Other Approaches And Their Limits
 Some solutions in the mobile payment space are being attempted through RFID chips inserted in mobile phones. Those solutions are mainly aimed at automating/speeding-up the checkout process. They use the RFID tags to establish the identity. They also need significant technology upgrade on part of merchants and mobile manufacturers before mass adoption.
 There are also some experiments being done to let users pay for their small online purchases using their mobile phones. In those cases, the phone company bills the purchase to the buyer on a monthly basis. These are a step in the right direction but they do not address the credit risk associated with a typical store transaction. In this model, Phone Company is the last entity left with credit risk. While it works for small transactions, it cannot work for regular day-to-day credit transactions because phone companies do not have the infrastructure to evaluate or carry the amount of credit risk inherent in regular credit transactions.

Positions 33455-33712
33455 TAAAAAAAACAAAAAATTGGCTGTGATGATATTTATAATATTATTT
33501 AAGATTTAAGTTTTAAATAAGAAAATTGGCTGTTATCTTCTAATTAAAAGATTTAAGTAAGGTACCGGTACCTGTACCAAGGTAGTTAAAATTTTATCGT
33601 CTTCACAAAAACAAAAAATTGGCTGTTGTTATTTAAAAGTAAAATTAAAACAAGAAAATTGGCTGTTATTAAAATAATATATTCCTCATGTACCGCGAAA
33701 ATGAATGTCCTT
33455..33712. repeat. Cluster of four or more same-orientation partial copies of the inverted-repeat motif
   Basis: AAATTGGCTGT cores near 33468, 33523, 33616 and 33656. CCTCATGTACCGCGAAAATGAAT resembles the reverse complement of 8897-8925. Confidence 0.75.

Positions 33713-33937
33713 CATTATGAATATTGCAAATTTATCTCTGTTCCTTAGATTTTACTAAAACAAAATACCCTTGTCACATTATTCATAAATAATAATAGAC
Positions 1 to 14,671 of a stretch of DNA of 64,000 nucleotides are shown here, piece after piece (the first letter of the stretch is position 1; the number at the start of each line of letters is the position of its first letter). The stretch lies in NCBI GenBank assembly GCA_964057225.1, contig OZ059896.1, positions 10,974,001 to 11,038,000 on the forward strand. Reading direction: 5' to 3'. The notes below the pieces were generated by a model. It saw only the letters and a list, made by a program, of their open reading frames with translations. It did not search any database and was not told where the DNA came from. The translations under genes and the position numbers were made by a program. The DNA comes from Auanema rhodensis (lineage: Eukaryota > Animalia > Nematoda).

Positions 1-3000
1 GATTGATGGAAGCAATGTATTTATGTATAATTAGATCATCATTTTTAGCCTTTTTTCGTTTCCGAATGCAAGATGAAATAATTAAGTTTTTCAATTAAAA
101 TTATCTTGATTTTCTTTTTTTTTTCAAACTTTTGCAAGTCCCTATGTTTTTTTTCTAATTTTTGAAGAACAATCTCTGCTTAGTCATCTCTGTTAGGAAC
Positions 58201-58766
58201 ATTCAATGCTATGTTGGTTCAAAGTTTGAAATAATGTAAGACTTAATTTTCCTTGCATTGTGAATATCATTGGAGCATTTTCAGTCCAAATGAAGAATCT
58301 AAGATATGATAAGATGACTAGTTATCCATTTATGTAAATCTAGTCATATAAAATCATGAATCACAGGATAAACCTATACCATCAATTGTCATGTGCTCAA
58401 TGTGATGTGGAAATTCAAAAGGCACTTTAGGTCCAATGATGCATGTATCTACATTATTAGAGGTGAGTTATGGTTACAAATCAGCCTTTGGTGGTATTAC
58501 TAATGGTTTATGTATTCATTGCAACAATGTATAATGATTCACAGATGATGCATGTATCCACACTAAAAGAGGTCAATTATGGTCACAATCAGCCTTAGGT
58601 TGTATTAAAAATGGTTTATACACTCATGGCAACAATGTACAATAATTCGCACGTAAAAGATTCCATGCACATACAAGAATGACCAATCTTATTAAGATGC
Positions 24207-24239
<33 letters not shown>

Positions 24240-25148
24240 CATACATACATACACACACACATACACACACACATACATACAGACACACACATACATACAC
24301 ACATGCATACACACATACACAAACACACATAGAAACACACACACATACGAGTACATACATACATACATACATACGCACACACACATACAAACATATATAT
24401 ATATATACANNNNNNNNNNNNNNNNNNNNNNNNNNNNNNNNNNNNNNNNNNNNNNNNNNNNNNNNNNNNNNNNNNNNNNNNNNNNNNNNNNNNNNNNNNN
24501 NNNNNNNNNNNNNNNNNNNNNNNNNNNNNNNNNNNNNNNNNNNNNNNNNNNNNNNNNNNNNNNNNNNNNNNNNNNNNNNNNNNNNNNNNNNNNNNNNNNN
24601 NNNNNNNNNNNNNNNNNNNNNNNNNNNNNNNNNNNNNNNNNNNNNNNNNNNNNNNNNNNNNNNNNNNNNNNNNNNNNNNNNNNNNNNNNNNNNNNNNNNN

These approaches are payment network focused and are only trying to address the mechanics of data exchange for a given network. They are not inter-operable. For example, RFID tags provided by one network (say VISA) will not be applicable to another (say American Express). A system is needed that will convert one network identity into another. The proposed system (LivewirePay) is one such system. It is customer focused and segregates the personal identity of the user (their phone number) and the payment network identity. It aggregates various payment network identities under the personal identity of the user. It identifies the importance of credit risk underlying this data exchange. The system is built over the existing credit under-writing infrastructure. Issue of credit risk can be by-passed by attaching a checking account to the phone number.
The LivewirePay System